The game is set within ten square miles of the fictional city Empire Bay. The full map is open to the player from the get go, so there is no need to wait until you are half way through the game to unlock certain areas. This is mostly a good thing, giving the player free reign right away. But it also has a downside which I will get to soon. The whole city looks amazing no matter where you are at the time. Even if you go to the most obscure place you can find, it will still look as good as actual mission locations, which I may add are all perfectly suited for the gunfights that erupt throughout them, be it in a warehouse down by the docks, through the bombed out floor of a hotel or within a half built skyscraper. The missions themselves come in the shape of fourteen chapters which string together the story and mostly end in a sizeable chunk of action, although there are a few more mundane ones. One flaw when it comes to these chapters is the lack of checkpoints. They are in some of the larger missions, be it a single one midway through the chapter, but in general, and this mostly effects you if playing on a harder difficulty, if you die then you begin again from the beginning. Although this is not a huge problem, it can be a little annoying at times as I found out myself when playing through the game on the hard difficulty setting when I was stumped at one point in particular for a wee while.


So with the story and the gameplay both getting the thumbs up from me, does the presentation also impress? The simple answer is yes. The game not only looks great but sounds great also. All the vehicles are all really well built, I especially enjoy the greasers hot rods. There are over thirty modes of transport within the game and they all look as good as the last. I mean build wise, because there is a huge difference between a 1940s family car and a 1950s sports car. But as much work has gone into creating each and every one. It is not only the cars that look amazing, the whole city looks amazing be you in the suburbs, down by the docks, driving through the streets or in the middle of the city. The buildings and structures throughout the game, both exterior and interiors are pretty much faultless. Sound wise, the game is as equally well done and, for the first time in a long time, I found myself turning down the sound effects and turning the music up a little. With classic music and rock from artists such as Bing Crosby, Buddy Holly, Chuck Berry and Dean Martin amongst many others, even if it is not your usual fare, I challenge you not to enjoy the music within the game.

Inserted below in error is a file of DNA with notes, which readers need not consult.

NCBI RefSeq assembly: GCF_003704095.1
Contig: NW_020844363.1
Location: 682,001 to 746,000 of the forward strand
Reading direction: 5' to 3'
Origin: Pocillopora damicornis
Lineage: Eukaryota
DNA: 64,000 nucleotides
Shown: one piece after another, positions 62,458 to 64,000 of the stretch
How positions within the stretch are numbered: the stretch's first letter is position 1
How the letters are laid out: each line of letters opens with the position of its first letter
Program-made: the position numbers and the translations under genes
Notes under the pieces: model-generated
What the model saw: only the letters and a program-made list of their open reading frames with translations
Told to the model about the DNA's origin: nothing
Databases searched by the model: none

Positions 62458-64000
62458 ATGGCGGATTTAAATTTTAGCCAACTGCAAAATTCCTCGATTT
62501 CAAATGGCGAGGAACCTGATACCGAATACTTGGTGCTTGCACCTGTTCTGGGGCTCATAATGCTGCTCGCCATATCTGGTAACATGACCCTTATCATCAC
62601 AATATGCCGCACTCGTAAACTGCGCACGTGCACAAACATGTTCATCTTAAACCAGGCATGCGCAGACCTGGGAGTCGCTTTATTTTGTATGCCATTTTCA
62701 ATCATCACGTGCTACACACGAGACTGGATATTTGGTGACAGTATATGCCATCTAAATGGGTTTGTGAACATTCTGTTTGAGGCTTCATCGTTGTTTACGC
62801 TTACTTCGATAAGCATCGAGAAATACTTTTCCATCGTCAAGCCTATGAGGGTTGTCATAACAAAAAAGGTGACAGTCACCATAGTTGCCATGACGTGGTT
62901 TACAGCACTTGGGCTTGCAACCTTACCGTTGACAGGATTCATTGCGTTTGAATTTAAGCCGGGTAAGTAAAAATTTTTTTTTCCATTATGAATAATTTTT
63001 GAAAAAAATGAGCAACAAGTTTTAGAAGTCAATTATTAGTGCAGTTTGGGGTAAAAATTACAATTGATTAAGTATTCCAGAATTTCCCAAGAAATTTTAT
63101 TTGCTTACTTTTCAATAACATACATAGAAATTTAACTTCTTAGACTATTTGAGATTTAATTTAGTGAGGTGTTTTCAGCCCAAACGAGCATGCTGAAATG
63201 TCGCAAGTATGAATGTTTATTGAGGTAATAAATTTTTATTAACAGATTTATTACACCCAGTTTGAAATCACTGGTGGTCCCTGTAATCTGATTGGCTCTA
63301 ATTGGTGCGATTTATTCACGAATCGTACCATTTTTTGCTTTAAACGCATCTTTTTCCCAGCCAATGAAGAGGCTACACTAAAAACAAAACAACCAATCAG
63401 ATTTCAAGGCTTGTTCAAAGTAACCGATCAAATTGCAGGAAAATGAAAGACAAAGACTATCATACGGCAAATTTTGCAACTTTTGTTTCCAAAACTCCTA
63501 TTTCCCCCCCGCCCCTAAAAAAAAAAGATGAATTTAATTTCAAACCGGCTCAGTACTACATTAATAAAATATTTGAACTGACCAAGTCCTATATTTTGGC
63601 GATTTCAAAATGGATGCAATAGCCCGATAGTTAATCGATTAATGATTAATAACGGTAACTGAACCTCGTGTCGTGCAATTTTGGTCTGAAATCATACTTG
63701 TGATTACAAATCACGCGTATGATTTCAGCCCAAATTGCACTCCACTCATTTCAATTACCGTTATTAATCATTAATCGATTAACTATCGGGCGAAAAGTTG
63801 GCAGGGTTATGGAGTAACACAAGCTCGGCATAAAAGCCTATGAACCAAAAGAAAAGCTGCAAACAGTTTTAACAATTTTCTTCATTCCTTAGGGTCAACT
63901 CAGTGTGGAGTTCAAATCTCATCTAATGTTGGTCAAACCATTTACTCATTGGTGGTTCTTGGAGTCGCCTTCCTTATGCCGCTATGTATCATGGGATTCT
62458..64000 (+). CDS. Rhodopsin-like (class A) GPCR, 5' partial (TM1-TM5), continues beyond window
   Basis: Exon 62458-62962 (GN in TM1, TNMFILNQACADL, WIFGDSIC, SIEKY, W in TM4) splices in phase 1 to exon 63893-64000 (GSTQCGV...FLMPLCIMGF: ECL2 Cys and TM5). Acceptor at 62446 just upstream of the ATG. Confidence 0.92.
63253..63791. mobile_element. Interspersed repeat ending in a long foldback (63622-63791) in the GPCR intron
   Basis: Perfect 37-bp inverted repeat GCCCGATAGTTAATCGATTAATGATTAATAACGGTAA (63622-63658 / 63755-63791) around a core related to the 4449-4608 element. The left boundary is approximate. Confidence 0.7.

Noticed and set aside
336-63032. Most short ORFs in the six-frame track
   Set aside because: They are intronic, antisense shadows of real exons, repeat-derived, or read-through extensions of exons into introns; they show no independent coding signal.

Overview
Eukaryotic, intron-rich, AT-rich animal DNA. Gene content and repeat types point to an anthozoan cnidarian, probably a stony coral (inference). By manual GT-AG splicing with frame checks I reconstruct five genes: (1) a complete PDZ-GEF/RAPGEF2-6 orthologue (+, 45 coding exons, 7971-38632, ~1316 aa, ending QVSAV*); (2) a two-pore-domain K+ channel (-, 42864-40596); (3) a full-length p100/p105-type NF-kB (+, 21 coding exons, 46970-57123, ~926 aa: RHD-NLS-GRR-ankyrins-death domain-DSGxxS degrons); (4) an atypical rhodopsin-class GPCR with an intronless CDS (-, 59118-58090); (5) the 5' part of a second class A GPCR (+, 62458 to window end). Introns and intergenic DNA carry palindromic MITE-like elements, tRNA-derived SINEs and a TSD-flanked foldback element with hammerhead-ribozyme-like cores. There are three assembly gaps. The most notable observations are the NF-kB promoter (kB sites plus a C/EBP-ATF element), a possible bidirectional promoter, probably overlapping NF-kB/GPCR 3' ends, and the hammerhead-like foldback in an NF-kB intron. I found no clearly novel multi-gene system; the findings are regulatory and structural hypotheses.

Up until now it has all been good news and quite rightly so. Mafia II is a great game in its own right, but it does have a few flaws. The first of these in my opinion is the length of the game. When it comes to open world games such as this you generally expect a lengthy gaming experience. But when it comes to Mafia II, the linear nature of its story and the lack of activities outside of the main story, other than searching for the games collectables which take the shape of almost one hundred and fifty wanted posters and fifty Playboy centrefolds, there is not much more to do in the game. This means that not only is the story over all too quickly, there is a lot of the games city that you will rarely see except in passing as you drive along between missions and or just sightseeing. Something else which could have given the game a longer life would have been a multiplayer mode, even something as simple as a run of the mill death match or co-operative story mode. With the absence of a multiplayer option and an enjoyable yet short story, any gamer with decent gaming skills can complete the game within a two or three days and once that story is done, there is a distinct lack of in game content to warrant you coming back for more.


So Mafia II is an amazingly fun game to play, but with a short story. When you reach the end of the tale there is not much to do other than gather the games collectible items. These can be a little frustrating as a lot of them are tough to find and seeking them all out is a personal test of patience. The lack of a multiplayer mode is also a little bit of a letdown in this day and age, when the majority of games do have some form of multiplayer gaming. Otherwise it is a very enjoyable game to play, with fun and exciting missions. Although the big gunfight scenes involve the same thing, the mix of locations for these action scenes keeps it fun and exciting. The one hope we have for the game is the Download Content, some of which is already available and I will review soon. However, the game as it comes off the shelf is more than entertaining enough if you enjoy the open world type of game. If this is the case, then this is one you may well want to check out.